Overall, there may be as many similarities as differences between the two groups. In both groups, there’s an emphasis on French language and food derived from French food. The accordion is central to the music, and the “Holy Trinity” of onion, celery and green pepper is central to both cuisines. Upbeat Cajun music can sound very similar to zydeco, and both are considered to be forms of American roots music.
For both groups, Catholicism is the dominant faith.
There is a shared reliance on making use of what one’s given.
But some broad differences are likely to remain. Those who embrace their Creole heritage will have a keen awareness of either European or African (or Caribbean) roots, while Cajuns will always tend to think of themselves of exiles of Canada who were victimized by the British.
Creoles also seem to see a greater role for education in the economics of the community.
To date, Creoles have probably had a somewhat greater influence on American culture at large. The fact that many descended from ancestors who enjoyed a culture of refinement, education and wealth in New Orleans was probably a good springboard into the larger culture.
A Rich Mix Of Music, Food And Ritual
Now, we’ll take a look at the ways in which Creole culture established itself in Southwest Louisiana. In particular, we’ll look at the music (such as that of Boozoo Chavis and Geno Delafose) and the phenomenon of the Creole cowboy.
But before we get down to these cultural phenomena, let’s briefly consider the history of Southwest Louisiana Creoles and how they established themselves in the area.
Before the Civil War era, the term Creole was used in Louisiana to describe “free people of color” (genres libres de couleur) who had both European and African ancestors. Free people of color settled in large numbers in Southwest Louisiana early in the 19th century.
Like many others in the country, they were moving west from plantations in search of their own farms and ranches. Some free people of color who acquired large tracts of Southwest Louisiana land wound up owning slaves themselves.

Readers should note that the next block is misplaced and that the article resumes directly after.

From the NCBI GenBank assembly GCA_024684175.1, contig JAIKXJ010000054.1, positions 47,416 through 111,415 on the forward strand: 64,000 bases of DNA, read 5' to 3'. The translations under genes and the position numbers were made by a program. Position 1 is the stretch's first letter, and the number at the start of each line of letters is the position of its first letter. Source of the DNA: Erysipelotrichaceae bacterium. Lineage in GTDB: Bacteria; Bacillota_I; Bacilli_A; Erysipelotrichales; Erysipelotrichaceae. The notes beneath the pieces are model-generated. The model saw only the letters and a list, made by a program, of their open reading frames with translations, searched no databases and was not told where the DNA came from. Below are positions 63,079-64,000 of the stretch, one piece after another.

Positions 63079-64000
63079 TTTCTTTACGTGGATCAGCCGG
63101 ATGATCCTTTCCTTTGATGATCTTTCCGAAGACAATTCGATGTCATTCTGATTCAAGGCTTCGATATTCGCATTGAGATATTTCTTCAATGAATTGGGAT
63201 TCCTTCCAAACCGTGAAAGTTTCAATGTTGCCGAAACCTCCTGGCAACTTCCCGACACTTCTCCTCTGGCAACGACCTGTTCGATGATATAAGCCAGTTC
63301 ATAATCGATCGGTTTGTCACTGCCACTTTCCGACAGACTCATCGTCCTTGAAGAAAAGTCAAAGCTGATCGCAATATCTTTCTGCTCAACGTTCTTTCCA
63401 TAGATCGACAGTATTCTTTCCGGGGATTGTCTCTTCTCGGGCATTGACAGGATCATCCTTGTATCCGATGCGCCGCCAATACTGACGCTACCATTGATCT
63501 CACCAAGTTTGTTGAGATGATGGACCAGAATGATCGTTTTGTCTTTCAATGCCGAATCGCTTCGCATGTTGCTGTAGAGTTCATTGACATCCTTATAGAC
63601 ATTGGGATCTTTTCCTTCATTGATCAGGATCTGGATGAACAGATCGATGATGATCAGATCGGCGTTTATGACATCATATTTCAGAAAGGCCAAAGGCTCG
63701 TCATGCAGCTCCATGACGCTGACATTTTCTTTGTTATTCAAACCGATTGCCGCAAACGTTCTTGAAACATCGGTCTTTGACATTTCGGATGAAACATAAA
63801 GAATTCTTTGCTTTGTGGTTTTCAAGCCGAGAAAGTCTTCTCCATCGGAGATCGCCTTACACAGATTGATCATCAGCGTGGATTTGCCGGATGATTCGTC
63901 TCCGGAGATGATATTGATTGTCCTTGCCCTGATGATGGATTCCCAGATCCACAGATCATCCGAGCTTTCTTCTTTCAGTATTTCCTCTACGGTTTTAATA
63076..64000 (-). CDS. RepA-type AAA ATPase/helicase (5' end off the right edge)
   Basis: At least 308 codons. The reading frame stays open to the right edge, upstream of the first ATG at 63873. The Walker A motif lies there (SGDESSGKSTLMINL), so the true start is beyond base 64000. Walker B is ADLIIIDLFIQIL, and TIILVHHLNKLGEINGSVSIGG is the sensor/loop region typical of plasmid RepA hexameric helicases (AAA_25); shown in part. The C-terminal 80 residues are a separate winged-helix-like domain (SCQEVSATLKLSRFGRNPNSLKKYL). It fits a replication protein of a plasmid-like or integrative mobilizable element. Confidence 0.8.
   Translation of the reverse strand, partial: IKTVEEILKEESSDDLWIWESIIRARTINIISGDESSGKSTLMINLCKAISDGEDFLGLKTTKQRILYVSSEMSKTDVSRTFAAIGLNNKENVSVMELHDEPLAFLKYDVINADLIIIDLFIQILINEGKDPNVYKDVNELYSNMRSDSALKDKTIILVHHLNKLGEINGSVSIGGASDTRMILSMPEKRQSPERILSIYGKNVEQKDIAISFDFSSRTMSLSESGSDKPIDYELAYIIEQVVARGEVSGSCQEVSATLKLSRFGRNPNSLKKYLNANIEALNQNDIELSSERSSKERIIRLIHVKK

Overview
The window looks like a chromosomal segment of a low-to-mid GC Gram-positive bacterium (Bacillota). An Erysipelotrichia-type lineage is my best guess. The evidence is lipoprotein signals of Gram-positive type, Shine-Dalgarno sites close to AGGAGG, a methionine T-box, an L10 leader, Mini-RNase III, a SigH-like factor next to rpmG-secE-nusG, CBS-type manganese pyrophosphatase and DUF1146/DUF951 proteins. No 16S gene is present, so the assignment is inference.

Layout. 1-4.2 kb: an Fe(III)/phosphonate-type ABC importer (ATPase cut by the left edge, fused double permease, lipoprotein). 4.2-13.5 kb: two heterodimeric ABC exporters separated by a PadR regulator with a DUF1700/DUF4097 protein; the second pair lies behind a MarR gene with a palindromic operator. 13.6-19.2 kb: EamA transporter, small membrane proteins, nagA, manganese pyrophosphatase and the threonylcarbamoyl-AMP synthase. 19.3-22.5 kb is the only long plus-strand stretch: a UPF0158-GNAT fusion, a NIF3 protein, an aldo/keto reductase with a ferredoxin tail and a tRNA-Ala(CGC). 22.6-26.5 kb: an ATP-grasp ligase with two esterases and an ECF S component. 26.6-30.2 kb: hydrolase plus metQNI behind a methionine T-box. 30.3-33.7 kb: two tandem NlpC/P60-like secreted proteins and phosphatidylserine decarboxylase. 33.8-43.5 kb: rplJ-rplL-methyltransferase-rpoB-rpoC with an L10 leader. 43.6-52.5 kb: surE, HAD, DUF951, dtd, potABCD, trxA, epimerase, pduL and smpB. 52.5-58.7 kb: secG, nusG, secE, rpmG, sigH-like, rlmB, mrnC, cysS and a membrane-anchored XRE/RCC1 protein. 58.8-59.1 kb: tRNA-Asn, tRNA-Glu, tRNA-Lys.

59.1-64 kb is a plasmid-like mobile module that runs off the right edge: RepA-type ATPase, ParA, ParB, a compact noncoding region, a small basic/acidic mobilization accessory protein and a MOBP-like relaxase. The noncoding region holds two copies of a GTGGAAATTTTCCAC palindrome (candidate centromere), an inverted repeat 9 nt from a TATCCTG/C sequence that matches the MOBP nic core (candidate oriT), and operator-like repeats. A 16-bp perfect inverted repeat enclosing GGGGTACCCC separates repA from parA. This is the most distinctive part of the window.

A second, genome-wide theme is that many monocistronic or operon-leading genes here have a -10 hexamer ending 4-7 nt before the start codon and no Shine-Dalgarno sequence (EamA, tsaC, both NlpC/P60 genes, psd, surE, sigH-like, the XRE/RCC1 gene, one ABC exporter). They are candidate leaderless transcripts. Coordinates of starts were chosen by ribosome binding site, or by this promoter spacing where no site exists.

Creoles settled in the bayous and piney woods areas of Southwest Louisiana, in places with such names as Prairie Laurent, Frilot Cove and L’Anse Prien Noir.
One such place, Pied des Chiens, is the location of the well-known Creole community of Dog Hill, which is south of Lake Charles. The late Boozoo Chavis, who was both a famous zydeco musician and a Creole rancher and cowboy, came from Pied des Chiens.
Creoles moved into the Texas Gulf Coast shortly after they came to Southwest Louisiana. They again settled in very rural locales, such as Double Bayou. Having, for the most part, started from the large urban area of New Orleans, they would eventually spread out to large urban locations, such as Houston, and, eventually, Los Angeles.
Mixture Of Cultures
“Creole” developed from the Portuguese word “crioulo” which means a native of a given area. Creolization is a term for the mingling of numerous cultures in South Louisiana. A Creole is a person who may have black, Spanish, French and Indian ancestors.
According to Dr. Nicholas R. Spitzer, a professor of folklore cultural conservation at the University of New Orleans, Creolization is most common in areas where residents eat gumbo and listen to and perform Cajun music.
This is one sure indication that Creoles mixed thoroughly with Cajuns in the areas they moved into. As a result, Creoles adapted much of the food, language, music, Catholicism, language and festivals of the Cajuns.
The mixture of cultures is also indicated when the word Creole is used to describe language. The Creole language is considered to be an African-French language that’s used in South Louisiana and the French West Indies.
From the time of its development, the Port of New Orleans was the recipient of heavy usage by those in the Caribbean. Before the Civil War, the port was the largest in the U.S. It was hardly remarkable that a strong Caribbean culture developed early on in New Orleans.
Among Creoles, there was a gradual westward movement from New Orleans. Eventually, Creoles of Color settled in especially large numbers in the land around Cane River, below Natchitoches. To the west of Natchitoches lives a group of Spanish-speaking people who have a lineage that includes the Choctaw Indians. This latter group has interacted to a great degree with the Creoles.
More On Music
Creole music hasn’t made the impact on recorded music and popular culture that Cajun music and zydeco have. But Creole music is still performed throughout Louisiana, and there’s plenty of recorded Creole music for those who don’t live in Creole communities.
The roots of today’s Creole music lie in the 17th century, when slaves from Africa and the West Indies brought their own music here. Many of these slave musicians were musically diverse from the beginning. In addition to their own African music, they knew folk music and opera tunes from Europe, French and Spanish baroque classical music and hymns that were sung in church.